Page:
In seventh-grade English class, a boy we’ll call Trey informed me that he was glad he brought his library card because he was checking me out. I was flattered because Trey was a fox and I loved puns (still do). This would turn out to be an ironic choice for the first pick-up line used on me because four years later, I began working my first regular job – at my town’s public library.
People tend to think of libraries as serene, quiet, magical places where serious people come to study and be inspired by knowledge. But let me tell you, stuff goes down at public libraries. Stuff that proved useful as fodder for many a creative non-fiction story in college.
This included one guy, probably 20 years older than me, who used to follow me around as I shelved books, chatting and eventually asking me out. I made clear I had homework to do – hoping to emphasize the fact that I was still a minor. Eventually the librarians would spot him coming and let me hide out in the back until he left.
I’d forgotten about both of the above instances until two Saturdays ago.
The Palmerston North City Library is architecturally one of the coolest libraries I’ve patronized, resembling something like an airport hanger. At the right time, the top floor’s giant windows afford a spectacular view of sunsets over the city and provide such much-needed Vitamin D during winter.
I was writing a letter home in this part of the library when I noticed an older guy about to sit down at the desk in front of mine. He was probably in his 50s and staring intently at me. I looked up. He kept staring. I went back to my writing, officially creeped out. He left, and about 30 minutes later, returned, saying, “Excuse me.”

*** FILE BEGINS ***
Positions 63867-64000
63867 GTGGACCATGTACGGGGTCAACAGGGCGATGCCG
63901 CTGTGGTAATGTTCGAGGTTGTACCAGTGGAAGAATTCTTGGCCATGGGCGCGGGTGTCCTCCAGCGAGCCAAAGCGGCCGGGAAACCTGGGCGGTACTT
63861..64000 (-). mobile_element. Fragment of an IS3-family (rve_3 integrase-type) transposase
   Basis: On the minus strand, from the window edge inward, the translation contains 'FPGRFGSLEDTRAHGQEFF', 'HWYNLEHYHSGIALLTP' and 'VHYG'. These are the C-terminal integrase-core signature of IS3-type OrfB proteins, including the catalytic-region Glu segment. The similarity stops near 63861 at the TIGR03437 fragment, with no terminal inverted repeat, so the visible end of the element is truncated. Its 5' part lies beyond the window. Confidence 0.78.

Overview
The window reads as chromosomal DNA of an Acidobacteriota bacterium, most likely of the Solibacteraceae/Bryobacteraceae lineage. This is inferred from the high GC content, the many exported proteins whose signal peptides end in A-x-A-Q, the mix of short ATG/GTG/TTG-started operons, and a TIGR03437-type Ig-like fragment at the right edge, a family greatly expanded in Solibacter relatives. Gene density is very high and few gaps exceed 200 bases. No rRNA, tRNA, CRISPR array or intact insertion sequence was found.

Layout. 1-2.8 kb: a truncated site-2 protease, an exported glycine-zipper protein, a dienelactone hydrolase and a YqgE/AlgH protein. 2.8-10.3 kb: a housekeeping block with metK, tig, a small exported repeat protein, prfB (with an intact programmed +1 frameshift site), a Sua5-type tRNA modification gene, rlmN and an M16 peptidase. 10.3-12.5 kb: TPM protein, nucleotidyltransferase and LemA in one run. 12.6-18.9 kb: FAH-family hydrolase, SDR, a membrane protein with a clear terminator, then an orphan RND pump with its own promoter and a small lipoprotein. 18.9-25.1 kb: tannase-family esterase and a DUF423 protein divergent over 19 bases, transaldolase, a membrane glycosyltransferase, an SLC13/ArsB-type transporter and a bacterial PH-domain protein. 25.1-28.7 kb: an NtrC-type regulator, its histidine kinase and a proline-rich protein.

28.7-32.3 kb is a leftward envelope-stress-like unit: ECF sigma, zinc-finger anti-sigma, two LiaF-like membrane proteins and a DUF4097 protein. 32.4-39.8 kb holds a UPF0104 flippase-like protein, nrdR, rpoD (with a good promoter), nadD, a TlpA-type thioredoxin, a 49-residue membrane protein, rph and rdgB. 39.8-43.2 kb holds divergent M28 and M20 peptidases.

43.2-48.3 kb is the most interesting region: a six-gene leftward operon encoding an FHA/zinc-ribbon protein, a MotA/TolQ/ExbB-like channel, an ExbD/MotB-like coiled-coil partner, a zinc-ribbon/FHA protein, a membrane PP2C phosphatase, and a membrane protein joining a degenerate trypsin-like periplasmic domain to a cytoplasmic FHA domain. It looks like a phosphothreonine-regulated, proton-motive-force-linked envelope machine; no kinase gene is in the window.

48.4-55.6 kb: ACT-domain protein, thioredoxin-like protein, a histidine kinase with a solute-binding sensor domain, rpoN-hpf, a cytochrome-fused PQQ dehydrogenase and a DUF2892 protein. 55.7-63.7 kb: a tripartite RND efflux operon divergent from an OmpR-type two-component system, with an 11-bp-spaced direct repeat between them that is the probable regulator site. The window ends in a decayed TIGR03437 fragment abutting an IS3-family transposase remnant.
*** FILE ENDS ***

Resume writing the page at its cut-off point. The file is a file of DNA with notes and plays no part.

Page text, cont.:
I looked up.
“I just talk, I just talk,” he said, though in his broken English, it sounded appropriately like, “I just stalk, I just stalk.”
Then he asked, “Are you single?”
After about half a second of deliberating if I should tell the truth, I said, “No,” and he left.
My mom keeps saying I should take off the rings I wear on my right hand, as people have mistaken me for married because of them, and apparently she wants a Kiwi son-in-law. And to be fair, the rings are wedding bands, passed down through my family.
I think as long as I keep returning to libraries, I’m going to keep them on. And maybe shift them to the left hand if necessary.
Let’s keep the library-centric flirting to pick-up lines by 12-year-olds, folks. Otherwise it’s just creepy.